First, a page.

WENLOCK HEALTH & SAFETY LTD WISH ALL OUR CLIENTS
A VERY HAPPY, HEALTHY AND SAFE CHRISTMAS & 2022
Please note that the WHS office will be closed from 5pm on
Thursday 23rd December until 8am on Tuesday 4th January 2022
As mentioned in the October newsletter, we’re happy to have been able to retain our current hourly rates for a number of years now. However, due to various rising costs and increases planned by the Government from April 2022, we’ve had to make the decision to increase them just slightly for 2022. Nothing will change during the period of your current 2021/22 subscription, but the new hourly rates will begin to filter through subscription renewals from 1 January 2022; you’ll be notified in plenty of time prior to your renewal.
The rates per hour will be changing as follows:
Old Rate New Rate
Don’t worry though, your actual subscription cost won’t be changing, and all per person training costs for CITB, UKATA and First Aid will be remaining the same – which is all good news.
WHS SAFETY AWARDS
It’s that time of year again when it gives us great pleasure to recognise the health & safety commitment and achievements of our clients and, despite the extraordinary circumstances still in evidence throughout 2021, this year is no exception. We are therefore delighted to announce the following WHS awards for 2021:
Commitment to Site Safety – Darren Hands, Site Manager for the Shingler Group Ltd,
a long-established house builder based in Myddle, Shropshire
Commitment to Site Safety – Richard Rees, Site Manager for Fletcher Homes (Shropshire) Ltd,
another very long-established house builder, based in Shrewsbury
Well done to both our worthy award winners! Both serve as excellent examples of the high standards attainable in site management. The February newsletter will include photos of the winners and their awards.
Please contact Vicki at Wenlock Health & Safety Ltd (WHS) on 01952 885885 or firstname.lastname@example.org or email@example.com to book places.
All necessary criteria and restrictions will be personally communicated, both directly at the time of booking and again through joining instructions ahead of planned courses. It is vital that these are understood and, particularly for the First Aid and CITB courses, relevant information clearly passed to candidates. And do please be sure to inform us ahead of the course date of any candidate who may require assistance in any way, especially with reading or writing; we need advance notice to be able to provide this help.
In addition to those below, please enquire about other courses available, both classroom and non-classroom based; the full range is also detailed on our website: https://wenlockhealthandsafety.co.uk/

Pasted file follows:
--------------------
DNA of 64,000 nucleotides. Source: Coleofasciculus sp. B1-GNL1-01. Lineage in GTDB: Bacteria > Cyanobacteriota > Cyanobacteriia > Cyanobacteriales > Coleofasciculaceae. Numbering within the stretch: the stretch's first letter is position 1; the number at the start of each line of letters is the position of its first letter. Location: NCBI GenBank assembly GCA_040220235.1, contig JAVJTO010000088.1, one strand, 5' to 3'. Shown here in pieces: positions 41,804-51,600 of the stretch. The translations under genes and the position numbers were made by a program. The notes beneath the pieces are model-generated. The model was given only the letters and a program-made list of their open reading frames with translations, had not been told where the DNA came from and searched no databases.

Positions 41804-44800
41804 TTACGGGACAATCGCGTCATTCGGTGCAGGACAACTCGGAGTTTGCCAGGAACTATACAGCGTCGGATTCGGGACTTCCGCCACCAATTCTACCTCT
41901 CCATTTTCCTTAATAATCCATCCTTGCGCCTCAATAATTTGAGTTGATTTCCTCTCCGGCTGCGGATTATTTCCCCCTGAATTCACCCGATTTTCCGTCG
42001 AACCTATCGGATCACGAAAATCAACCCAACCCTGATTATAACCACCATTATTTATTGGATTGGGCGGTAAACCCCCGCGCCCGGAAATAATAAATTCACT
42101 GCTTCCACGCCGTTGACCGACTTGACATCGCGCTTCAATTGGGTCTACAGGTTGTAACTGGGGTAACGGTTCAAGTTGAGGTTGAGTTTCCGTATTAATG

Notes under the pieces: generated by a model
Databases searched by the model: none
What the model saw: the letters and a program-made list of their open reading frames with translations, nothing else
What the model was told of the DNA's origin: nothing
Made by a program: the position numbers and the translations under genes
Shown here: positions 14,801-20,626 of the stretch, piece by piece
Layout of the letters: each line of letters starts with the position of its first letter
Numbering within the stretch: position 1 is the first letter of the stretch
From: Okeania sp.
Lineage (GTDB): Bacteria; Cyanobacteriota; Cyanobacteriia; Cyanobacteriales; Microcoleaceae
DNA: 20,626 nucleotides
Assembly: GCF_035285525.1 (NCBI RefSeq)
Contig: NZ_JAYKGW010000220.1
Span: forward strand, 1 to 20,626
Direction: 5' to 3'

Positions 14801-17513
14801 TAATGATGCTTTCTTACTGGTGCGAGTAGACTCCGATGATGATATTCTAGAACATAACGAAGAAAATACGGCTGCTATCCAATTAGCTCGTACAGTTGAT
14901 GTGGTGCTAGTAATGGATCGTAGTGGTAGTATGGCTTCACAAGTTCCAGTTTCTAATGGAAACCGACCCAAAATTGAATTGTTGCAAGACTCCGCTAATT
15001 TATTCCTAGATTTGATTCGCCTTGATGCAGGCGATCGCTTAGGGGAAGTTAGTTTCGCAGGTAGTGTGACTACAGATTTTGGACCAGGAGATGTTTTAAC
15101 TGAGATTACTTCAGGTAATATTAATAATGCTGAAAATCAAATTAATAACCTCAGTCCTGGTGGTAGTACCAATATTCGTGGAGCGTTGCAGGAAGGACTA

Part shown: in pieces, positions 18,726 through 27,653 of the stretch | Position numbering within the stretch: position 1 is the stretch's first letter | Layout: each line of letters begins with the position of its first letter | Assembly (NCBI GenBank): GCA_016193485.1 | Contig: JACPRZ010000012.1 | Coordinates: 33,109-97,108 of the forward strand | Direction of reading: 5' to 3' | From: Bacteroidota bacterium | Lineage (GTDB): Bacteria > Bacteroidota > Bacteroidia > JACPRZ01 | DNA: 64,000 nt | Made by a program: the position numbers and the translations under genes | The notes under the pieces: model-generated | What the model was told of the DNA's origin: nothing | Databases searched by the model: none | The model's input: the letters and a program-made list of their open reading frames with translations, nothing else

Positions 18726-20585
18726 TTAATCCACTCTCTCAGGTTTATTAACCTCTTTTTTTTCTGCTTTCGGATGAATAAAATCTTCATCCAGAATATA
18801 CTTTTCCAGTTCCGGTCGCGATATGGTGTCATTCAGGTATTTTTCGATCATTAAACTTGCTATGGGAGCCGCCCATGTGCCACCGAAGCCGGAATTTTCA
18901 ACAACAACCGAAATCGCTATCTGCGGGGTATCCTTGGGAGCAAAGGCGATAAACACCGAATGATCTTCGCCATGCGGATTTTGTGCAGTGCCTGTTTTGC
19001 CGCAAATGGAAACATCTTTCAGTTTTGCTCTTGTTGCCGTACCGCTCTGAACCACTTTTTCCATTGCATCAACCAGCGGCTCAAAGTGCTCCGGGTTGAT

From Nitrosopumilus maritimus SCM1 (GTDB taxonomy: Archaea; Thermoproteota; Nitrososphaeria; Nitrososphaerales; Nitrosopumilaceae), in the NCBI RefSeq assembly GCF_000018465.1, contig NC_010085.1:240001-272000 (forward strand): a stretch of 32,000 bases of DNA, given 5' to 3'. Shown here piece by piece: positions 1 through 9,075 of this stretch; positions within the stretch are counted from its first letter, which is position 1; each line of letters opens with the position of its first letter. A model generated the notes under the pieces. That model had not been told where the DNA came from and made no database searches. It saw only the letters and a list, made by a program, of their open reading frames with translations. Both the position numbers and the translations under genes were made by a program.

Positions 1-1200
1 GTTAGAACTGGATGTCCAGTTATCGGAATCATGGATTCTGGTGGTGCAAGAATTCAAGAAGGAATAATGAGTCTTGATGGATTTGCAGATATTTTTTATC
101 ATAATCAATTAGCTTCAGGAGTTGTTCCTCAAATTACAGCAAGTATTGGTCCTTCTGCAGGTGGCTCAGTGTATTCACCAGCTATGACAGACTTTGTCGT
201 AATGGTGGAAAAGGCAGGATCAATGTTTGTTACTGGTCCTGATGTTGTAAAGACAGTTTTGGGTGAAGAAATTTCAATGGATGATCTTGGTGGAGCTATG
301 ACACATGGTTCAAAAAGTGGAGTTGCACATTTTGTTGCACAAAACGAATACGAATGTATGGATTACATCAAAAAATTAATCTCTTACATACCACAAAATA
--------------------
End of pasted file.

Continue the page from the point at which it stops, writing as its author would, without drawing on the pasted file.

1-day Emergency First-Aid at Work course dates are listed below; strict Covid-specific controls will still apply for the moment and will be advised within the joining instructions. Demand is always high, so book places as soon as possible to avoid disappointment:
Cost: £85 + VAT per person
MENTAL HEALTH FIRST AID
1-day FAA Award in First Aid for Mental Health (Level 2 RQF), providing the knowledge to recognise a range of mental health conditions, start a supportive conversation and assist to seek professional help.
Cost: £85 + VAT per person
It must be noted that CITB attendance rules are very strict; they must be understood and are reiterated here:
Candidates must arrive by 8.15*am for registration; all courses start at 8.30 am and finish at 4.30 pm.
* Please reiterate to all candidates the absolute need to make their way up to the WHS offices and log in immediately upon arrival to avoid being charged for parking.
Duration: 5 days; 1 day per week
Cost: £495 + VAT per person
Duration: 2 days
Cost: £265 + VAT per person (10% discount when booking 2 or more people)
Duration: 2 days
Cost: £230 + VAT per person (10% discount when booking 2 or more people)
Duration: 1 day
Cost: £160 + VAT per person (10% discount when booking 2 or more people)
Duration: 1 day
Cost: £125 + VAT per person (10% discount when booking 2 or more people)
Safety Alert – Lubrication of Circuit Breakers
The HSE has issued a Safety Alert following a recent incident involving a ‘catastrophic failure’ of an HV circuit breaker at a sub-station which resulted in fire and explosion and could very easily have killed.
The subsequent investigation found that the incident was caused by the same product being used for both cleaning and lubrication of the operating mechanism; it had been suitable for cleaning only and not lubrication. The HSE Safety Alert and full details can be found on:
Yet again, and this is a warning for ALL companies regardless of their nature:
USE THE RIGHT TOOL/PRODUCT FOR THE RIGHT PURPOSE
Safety Alert – Plant / Pedestrian Safety